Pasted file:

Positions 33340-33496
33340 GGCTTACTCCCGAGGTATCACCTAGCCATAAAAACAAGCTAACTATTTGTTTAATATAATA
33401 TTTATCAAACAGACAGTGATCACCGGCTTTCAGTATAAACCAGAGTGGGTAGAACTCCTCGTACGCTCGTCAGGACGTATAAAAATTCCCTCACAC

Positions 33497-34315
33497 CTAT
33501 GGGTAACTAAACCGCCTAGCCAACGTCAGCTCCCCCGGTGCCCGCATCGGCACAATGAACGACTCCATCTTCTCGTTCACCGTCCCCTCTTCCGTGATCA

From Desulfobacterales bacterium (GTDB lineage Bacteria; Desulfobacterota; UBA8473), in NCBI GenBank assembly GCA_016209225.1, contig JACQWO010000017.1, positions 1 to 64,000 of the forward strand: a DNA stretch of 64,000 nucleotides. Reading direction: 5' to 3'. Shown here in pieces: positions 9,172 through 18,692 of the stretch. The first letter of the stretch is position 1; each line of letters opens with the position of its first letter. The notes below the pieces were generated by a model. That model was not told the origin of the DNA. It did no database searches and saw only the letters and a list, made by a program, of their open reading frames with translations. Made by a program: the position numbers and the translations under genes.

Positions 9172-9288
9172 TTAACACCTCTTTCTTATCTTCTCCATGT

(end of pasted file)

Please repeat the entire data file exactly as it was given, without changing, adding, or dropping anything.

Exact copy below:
Positions 33340-33496
33340 GGCTTACTCCCGAGGTATCACCTAGCCATAAAAACAAGCTAACTATTTGTTTAATATAATA
33401 TTTATCAAACAGACAGTGATCACCGGCTTTCAGTATAAACCAGAGTGGGTAGAACTCCTCGTACGCTCGTCAGGACGTATAAAAATTCCCTCACAC

Positions 33497-34315
33497 CTAT
33501 GGGTAACTAAACCGCCTAGCCAACGTCAGCTCCCCCGGTGCCCGCATCGGCACAATGAACGACTCCATCTTCTCGTTCACCGTCCCCTCTTCCGTGATCA

From Desulfobacterales bacterium (GTDB lineage Bacteria; Desulfobacterota; UBA8473), in NCBI GenBank assembly GCA_016209225.1, contig JACQWO010000017.1, positions 1 to 64,000 of the forward strand: a DNA stretch of 64,000 nucleotides. Reading direction: 5' to 3'. Shown here in pieces: positions 9,172 through 18,692 of the stretch. The first letter of the stretch is position 1; each line of letters opens with the position of its first letter. The notes below the pieces were generated by a model. That model was not told the origin of the DNA. It did no database searches and saw only the letters and a list, made by a program, of their open reading frames with translations. Made by a program: the position numbers and the translations under genes.

Positions 9172-9288
9172 TTAACACCTCTTTCTTATCTTCTCCATGT